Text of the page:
I would have preferred “Irascible federal judge in Los Angeles often reversed and rebuked by the appellate court” or even “Camino ____” I thought the clue was rather mean. And I was a math major in a former life. A teenager’s revenge? At least the crosses were fair.
I agree. That clue was just awful, and I have indeed made it well beyond 8th-grade maths.
I don’t understand – why was it “awful?” It was challenging, but it’s factually correct, and the way the clue was phrased made it entertaining/clever to me.
It’s one of those clues/answers that requires more than just an understanding of the language and/or pop culture – which I enjoy. And, after all, a Friday.
It’s something only a math geek would know. I know that math geeks and musicians figure heavily in the constructor world, but to me it is not even remotely accessible or gettable. It’s whargarble to those of us who live outside of those exalted fields.
When Martin explains the clue and I still don’t even know what he’s talking about, the clue/answer is the problem.
“When Martin explains the clue and I still don’t even know what he’s talking about, the clue/answer is the problem.”
Oh, now I understand – my mistake.
Well, I don’t feel bad that I didn’t understand it. Thank you. It worked out. Very good puzzle, wonderful long entries.
I agree, despite my quibbles about a certain maths-related clue. I thought is was a very high-quality puzzle and I enjoyed solving it. I gave it a 4.5, which is really my highest ranking. “Just short of mind-blowing superb.”
I can’t believe a 15-y-o constructed this. Kudos.
NYT played like a Tuesday-Wednesday for me today, although I did have a slight hiccup in the top right, where I initially had wHiP for CHAP and tArOS for SAGOS (I get my starchy plants confused sometimes).
Had to get BEL from crosses, but seeing Amy’s explanation, I realize I should have been able to figure that one out.
I was out of town, yesterday, so I wasn’t able to response to Jamie’s “odious” question about Nana. Yes, Jamie, people do use this moniker. Our four grandchildren call my wife Nana or Nanny. What do you find odious about it? It’s an endearing term, certainly not hateful or repellent.
Today’s NYT didn’t do much for me. It’s a solid puzzle, a bit on the easy side for an end-of-week offering, with no stand-out clues. Most of them were pretty straight forward. Amy, dive-bombing the Simpson cartoon rather than classic Greek mythology, is indicative of the direction crossword puzzles have taken. Pop culture trumps high culture, these days, but not in this case. The use of the Hellenic ATHENE, as opposed to ATHENA, was a nice touch.
High culture has been known to cause vertigo and heavy projectile vomiting.
What are we talking here — peyote?
My mother’s mother was Grandma; my father’s mother was Nana. It was very handy. Both liked it.
My question was about why QE2 is listed as nana in the BEQ, when she’s the great-grandmother, not the grandmother.
Sorry-not-sorry if you found my questioning of the use of the word Nana odious. I honestly thought Nana was a made-up thing. Where I come from, your mother’s mother is typically referred to as grandmother or grandma. Apparently, Nana happens. I wasn’t aware.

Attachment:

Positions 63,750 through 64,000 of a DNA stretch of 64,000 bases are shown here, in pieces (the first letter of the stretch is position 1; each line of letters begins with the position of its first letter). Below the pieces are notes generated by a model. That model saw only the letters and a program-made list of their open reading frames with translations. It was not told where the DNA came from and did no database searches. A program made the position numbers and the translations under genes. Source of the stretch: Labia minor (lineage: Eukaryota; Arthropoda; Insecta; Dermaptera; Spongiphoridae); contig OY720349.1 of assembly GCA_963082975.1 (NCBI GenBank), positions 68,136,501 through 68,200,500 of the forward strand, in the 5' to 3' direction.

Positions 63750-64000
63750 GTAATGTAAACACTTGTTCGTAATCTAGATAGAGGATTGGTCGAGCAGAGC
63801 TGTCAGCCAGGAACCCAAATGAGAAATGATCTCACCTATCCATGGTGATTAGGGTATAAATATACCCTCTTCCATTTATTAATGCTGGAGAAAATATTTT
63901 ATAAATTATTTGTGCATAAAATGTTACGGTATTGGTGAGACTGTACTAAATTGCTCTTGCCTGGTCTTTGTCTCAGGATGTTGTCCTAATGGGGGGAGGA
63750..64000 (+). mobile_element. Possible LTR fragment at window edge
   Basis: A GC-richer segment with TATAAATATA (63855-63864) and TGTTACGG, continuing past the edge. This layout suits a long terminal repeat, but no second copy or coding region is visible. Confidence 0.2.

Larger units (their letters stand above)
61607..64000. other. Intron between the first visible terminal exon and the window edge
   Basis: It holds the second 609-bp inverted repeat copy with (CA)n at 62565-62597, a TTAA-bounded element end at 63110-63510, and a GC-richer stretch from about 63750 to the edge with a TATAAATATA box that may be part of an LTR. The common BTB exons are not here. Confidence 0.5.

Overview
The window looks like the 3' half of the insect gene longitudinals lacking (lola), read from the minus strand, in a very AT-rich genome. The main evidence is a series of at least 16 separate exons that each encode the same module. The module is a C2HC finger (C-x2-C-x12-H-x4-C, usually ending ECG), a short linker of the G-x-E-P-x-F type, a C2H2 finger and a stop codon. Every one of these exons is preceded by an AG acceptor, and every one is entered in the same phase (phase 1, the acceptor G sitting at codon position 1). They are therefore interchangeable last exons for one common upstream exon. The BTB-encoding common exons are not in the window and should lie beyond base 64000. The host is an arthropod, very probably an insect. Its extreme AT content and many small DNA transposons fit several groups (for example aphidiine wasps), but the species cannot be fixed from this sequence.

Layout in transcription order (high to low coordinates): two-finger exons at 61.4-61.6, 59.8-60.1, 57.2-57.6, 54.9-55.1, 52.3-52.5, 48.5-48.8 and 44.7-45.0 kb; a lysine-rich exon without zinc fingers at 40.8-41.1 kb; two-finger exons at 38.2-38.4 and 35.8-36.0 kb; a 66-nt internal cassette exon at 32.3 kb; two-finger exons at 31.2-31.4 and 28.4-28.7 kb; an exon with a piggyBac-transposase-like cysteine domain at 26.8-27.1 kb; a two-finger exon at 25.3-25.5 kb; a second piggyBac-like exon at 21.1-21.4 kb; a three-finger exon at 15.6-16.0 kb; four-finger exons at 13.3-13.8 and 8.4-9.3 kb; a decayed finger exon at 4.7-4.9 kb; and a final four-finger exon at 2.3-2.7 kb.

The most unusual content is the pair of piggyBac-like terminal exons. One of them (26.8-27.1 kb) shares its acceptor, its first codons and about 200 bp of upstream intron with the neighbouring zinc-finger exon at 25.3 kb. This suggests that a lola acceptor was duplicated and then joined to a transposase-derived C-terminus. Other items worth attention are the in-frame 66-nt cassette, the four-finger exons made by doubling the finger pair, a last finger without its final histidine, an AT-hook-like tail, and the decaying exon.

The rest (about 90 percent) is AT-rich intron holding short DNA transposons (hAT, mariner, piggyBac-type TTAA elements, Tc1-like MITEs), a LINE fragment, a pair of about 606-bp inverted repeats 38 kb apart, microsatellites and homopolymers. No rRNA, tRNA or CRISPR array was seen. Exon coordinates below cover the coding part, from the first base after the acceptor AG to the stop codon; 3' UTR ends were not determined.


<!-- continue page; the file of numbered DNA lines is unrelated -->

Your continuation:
Hey – my oldest sis just became a grandparent for the first time. She is overjoyed. She clearly loves her adorable granddaughter, and in the end, would probably love her if the kid called her by a really bad word. Congrats on your grandkids, and I didn’t mean to deride anybody but Mr. Quigley for an incorrect clue. Unless a great-grandmother can also be called a Nana, in which case I can only say, WTF?
On the other hand, the LAT was thoroughly enjoyable. The subtle golf reference was slick. The grid construction was superb. When the top row became suspicious, my usual ploy of leaping ahead to find the revealer was foiled by its grid position. When I did, finally, discover it, I chuckled at the simplicity of the theme and the clever way it was revealed – definitely a hole in one.
Generally a nice puzzle, although IMIT next to CANIT was inelegant, and DIGSIN and ALLIN were a touch repetitious.
I don’t quite understand NAGGED for “Ate away (at).” Someone can be eaten away (or eaten up) by jealousy, for example, but I don’t see how you can be eaten away by nagging.
Also, with clues of this sort, is the word in brackets supposed to go with clue or with the answer? Is the idea that ‘nagged at’ is supposed to be equivalent to ‘ate away’? Because that doesn’t work for me.
“I know there’s something I need to do but I can’t remember what it is. It’s nagging at me.” That sort of “eating away at.”
Oh, I see. But still, I would say there’s a huge difference in magnitude between ‘nagging at’ and ‘eating away.’ The former is a nuisance, the latter is driving you to run down the street screaming.
I just had a sandwich. Do you want me to make one for you?
The parenthetical addition is applicable to both clue and answer, demonstrating their parallel equivalence. It’s necessarily included to demonstrate the sense intended.
FYI – the CS puzzle posted is the for the day before.